Framing the Framers: Updating Science Communication

October 22, 2010 · 0 comments

Some of you may remember a lively panel on the Science of Communication at the 2008 AMS Annual Meeting. It featured a presentation by author Chris Mooney (audiovisual version here) from the trenches of the now full-blown communications quagmire of climate change politics.

Since communication is the overarching theme of the upcoming Annual Meeting in Seattle, it is interesting that a number of climate scientists are trying to shed central tenets of that session, which seemed so cutting-edge two years ago. As a result, judging from some of the scheduled papers, the shape of discussion on communications philosophy in Seattle is going to be quite different than it was three years earlier.

Recall that one of Mooney’s main take-home messages was based on the research of his friend, American University communications professor Matthew Nisbet, on “frames” in communication.

Basically the idea is that information succeeds in becoming memorable, perhaps changing an audience’s thinking, if it is conveyed within an effective “frame.’ Framing can be a story, a useful reference, symbol, or metaphor, a style of delivery (folksy, serious, humorous, self-deprecating, authoritative). Is the science a story of underdogs prevailing? Of frontiers opening? Of prosperity ensuing? Is it scary? Exciting? Weird? Does the science resonate with preexisting perceptions and priorities? Success all depends on knowing your audience and the moment.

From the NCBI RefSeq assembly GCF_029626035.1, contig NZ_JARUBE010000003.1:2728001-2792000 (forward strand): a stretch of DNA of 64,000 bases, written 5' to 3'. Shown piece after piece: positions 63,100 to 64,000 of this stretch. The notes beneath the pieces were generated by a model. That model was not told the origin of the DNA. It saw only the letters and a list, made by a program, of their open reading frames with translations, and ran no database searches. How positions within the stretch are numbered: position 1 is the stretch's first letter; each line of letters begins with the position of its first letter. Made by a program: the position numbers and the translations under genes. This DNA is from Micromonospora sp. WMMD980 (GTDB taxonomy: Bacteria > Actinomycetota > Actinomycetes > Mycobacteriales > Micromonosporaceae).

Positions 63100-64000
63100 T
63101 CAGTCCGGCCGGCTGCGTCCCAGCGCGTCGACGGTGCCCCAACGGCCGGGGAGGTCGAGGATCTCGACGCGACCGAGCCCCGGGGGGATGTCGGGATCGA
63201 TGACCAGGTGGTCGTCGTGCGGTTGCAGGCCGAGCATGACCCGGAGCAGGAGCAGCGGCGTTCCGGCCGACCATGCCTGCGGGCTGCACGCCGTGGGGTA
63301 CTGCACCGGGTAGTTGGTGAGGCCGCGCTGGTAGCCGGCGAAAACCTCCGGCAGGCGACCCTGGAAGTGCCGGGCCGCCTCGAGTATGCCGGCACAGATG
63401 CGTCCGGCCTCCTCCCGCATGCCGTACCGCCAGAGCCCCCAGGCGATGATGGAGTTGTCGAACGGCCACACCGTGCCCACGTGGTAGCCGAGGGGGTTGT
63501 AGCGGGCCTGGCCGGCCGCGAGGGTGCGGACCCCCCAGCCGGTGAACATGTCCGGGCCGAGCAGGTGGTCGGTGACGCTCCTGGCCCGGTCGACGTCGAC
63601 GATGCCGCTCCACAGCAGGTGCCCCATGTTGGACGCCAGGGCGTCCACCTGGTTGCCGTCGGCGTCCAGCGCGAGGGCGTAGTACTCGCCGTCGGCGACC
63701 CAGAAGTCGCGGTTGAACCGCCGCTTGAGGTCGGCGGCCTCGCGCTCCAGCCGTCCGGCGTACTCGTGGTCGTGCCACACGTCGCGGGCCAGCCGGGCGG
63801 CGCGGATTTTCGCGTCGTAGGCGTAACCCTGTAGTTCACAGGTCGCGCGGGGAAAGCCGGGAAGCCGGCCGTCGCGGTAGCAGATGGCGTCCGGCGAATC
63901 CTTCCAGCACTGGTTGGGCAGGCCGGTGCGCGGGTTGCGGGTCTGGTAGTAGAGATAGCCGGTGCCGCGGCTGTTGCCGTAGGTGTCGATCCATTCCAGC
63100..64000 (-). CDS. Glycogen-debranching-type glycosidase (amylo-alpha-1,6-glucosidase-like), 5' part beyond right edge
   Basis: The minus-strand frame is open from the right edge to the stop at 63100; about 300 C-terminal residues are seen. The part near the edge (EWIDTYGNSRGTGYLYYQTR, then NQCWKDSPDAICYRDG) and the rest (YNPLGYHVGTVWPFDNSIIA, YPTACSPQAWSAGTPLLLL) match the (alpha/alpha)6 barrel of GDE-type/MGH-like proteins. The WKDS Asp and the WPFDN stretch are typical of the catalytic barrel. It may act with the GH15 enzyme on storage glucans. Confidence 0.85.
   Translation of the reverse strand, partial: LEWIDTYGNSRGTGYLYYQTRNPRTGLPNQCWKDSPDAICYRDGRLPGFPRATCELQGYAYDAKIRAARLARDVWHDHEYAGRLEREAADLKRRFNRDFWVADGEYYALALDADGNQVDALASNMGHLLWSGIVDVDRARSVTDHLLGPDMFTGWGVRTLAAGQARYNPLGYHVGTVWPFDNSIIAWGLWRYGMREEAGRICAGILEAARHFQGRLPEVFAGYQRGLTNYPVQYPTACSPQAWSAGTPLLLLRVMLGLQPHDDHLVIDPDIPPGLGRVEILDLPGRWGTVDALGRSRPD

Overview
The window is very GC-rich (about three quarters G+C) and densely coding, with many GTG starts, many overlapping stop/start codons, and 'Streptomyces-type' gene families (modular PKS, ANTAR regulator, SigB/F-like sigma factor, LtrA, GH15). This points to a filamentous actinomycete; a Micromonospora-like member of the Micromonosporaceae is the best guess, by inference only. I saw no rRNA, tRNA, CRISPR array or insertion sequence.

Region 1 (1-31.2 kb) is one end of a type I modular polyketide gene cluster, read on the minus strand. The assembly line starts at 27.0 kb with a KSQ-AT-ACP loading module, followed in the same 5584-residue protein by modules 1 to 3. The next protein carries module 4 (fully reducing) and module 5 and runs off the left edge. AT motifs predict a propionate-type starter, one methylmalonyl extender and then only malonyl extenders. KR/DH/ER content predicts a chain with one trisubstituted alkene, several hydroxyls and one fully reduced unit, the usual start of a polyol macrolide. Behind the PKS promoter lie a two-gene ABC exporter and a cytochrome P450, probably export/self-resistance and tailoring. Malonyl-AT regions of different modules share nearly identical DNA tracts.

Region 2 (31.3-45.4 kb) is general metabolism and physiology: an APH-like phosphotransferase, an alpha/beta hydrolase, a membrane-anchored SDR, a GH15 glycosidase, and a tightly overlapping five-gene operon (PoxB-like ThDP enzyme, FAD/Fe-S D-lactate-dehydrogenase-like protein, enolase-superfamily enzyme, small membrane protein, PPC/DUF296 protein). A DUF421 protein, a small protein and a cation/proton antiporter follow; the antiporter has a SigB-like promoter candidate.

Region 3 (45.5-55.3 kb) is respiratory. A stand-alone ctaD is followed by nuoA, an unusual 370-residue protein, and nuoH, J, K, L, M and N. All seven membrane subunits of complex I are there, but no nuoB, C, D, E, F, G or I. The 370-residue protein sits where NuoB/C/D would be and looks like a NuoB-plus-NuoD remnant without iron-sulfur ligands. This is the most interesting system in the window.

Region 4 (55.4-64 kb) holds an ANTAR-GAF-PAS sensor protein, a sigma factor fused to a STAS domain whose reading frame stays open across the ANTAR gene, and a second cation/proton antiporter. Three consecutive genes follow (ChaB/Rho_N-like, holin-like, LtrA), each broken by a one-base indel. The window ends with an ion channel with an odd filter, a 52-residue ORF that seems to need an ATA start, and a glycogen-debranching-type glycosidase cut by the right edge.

In a recent interview, Nisbet says bluntly that the typical frames employed to argue for action on climate mitigation have been ineffective or counterproductive, losing out to competing frames.

If refining frames sounds like it’s more about politics than science to you, then you’re not alone. A number of scientists seem to be growing wary of this focus on framing. The Symposium on Policy and Socio-Economic Research at the upcoming AMS Annual Meeting in Seattle will delve into these frustrations with framing. Speaking directly to the problem of fear-mongering that Nisbet mentions in the interview linked above, Renee Lertzman of Portland State University (4:45 p.m., Tuesday) will discuss how the psychology of anxiety “can evoke complicated, often contradictory emotional and cognitive responses that may hinder or support efforts for effective communications” about the uncertain future. That goes for climate prediction as well as weather forecasting.